Professionals in the construction industry will be put under pressure to comply with the guidelines in an anti-corruption code that was issued this week.
A draft of the rules, which covers bribery, deception and fraud, has been published by the Society of Construction Law in an attempt to combat “widespread corruption” in the industry. The society is hoping trade associations will adopt the guidelines as part of their codes of membership.
Neill Stansbury, joint author of the report, entitled Anti-Corruption Code for Individuals in the Construction Industry, and a member of the anti-corruption league Transparency International, said: “Many surveys show that construction is the most corrupt sector internationally. Routine actions on construction projects are breaching criminal law. We believe corruption can be stopped as long as all industry stakeholders take action.”
The code highlights areas of common practice in the industry that breach criminal law. These include being “wilfully blind” to bribes accepted by a joint-venture partner; this offence carries a maximum sentence of seven years. Another offence is for a client to invite additional project bids with the specifical intention of bringing pressure to bear on a favoured bidder to reduce its quotation.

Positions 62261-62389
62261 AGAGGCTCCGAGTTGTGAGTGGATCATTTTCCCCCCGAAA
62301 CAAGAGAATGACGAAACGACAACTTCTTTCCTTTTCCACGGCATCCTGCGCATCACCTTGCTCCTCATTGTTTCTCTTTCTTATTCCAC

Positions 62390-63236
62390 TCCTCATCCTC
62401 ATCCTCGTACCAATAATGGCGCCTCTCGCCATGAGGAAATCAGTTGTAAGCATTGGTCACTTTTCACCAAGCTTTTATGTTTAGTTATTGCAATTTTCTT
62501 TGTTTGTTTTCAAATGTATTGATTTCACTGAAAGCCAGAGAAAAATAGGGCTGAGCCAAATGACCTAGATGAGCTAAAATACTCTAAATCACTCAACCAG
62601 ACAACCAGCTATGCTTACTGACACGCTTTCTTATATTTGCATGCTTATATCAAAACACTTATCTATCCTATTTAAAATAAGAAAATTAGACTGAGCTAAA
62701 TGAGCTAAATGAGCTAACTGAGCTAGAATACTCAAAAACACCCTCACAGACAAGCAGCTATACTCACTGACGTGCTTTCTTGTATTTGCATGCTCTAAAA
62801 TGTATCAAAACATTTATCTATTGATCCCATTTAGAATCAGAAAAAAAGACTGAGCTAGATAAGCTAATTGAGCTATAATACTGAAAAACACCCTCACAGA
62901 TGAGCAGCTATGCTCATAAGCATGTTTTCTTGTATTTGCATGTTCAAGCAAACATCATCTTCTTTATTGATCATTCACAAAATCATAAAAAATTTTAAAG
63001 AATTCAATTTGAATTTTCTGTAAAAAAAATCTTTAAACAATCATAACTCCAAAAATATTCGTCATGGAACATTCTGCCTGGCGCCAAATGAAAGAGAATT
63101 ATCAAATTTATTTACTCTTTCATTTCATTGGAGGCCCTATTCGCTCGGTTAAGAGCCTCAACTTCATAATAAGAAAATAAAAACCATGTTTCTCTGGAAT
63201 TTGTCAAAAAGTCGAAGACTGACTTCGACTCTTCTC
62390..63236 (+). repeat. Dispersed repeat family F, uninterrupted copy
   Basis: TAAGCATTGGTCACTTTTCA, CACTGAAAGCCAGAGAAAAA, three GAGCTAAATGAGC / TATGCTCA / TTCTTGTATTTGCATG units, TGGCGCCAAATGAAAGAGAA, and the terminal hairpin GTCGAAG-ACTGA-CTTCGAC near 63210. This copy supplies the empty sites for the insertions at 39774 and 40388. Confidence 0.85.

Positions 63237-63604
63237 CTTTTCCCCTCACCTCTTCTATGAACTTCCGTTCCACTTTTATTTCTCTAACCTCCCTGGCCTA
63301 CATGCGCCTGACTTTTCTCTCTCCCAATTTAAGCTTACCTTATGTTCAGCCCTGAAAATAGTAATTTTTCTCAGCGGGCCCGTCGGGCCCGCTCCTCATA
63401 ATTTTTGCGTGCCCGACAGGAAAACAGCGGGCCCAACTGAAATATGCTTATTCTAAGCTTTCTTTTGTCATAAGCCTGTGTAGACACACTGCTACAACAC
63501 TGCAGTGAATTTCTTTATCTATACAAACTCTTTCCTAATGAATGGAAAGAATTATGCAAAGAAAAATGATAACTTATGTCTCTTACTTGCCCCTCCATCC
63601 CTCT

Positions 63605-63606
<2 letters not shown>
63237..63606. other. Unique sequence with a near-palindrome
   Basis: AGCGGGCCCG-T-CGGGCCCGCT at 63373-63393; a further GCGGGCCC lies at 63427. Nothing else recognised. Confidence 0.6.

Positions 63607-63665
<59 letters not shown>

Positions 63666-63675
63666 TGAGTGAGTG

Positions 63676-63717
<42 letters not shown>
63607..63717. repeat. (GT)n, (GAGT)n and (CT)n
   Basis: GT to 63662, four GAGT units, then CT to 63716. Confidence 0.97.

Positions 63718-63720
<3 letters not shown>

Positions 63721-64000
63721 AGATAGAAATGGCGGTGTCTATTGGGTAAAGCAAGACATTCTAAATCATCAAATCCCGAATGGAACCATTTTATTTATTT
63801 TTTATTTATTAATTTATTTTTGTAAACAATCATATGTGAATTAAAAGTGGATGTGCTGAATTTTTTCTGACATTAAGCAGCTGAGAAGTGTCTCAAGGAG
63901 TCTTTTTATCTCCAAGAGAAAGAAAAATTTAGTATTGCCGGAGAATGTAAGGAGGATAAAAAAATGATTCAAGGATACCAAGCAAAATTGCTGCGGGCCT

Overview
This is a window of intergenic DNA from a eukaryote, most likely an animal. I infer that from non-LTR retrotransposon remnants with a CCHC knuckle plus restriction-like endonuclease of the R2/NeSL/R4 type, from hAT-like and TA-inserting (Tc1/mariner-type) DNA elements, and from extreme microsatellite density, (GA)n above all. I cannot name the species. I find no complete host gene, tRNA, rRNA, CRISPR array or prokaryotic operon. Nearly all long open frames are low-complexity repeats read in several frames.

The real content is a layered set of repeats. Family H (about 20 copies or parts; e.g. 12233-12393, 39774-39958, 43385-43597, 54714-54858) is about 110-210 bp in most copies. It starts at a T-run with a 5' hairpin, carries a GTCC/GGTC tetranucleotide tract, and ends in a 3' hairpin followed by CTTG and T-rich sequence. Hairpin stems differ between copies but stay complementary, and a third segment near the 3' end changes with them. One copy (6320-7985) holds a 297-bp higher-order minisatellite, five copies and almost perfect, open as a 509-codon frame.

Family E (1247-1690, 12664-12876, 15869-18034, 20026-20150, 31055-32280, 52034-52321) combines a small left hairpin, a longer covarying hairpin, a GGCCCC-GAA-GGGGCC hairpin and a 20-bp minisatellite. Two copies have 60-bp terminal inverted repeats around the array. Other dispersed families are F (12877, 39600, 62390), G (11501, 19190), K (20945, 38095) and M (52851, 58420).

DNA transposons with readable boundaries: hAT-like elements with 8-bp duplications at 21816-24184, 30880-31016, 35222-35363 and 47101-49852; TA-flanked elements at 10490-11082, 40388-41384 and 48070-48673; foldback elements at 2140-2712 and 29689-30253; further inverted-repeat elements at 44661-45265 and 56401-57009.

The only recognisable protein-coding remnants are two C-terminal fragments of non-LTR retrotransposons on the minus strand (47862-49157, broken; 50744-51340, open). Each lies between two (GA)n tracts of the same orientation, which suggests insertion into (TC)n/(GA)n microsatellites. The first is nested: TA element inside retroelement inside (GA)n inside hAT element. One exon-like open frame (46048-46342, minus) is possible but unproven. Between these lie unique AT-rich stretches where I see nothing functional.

The society wants trade associations to make compliance with the code a condition of membership.
Stansbury said the Crown Prosecution Service would make resources available to enforce the code if it received complaints that it had been breached.
He said: “There have not been many court cases on these issues in UK construction, which is probably because of a lack of reporting. The message from the CPS is that these actions are criminal, but that it lacks the resources to prosecute. However, if there were more complaints, they would have to make resources available.”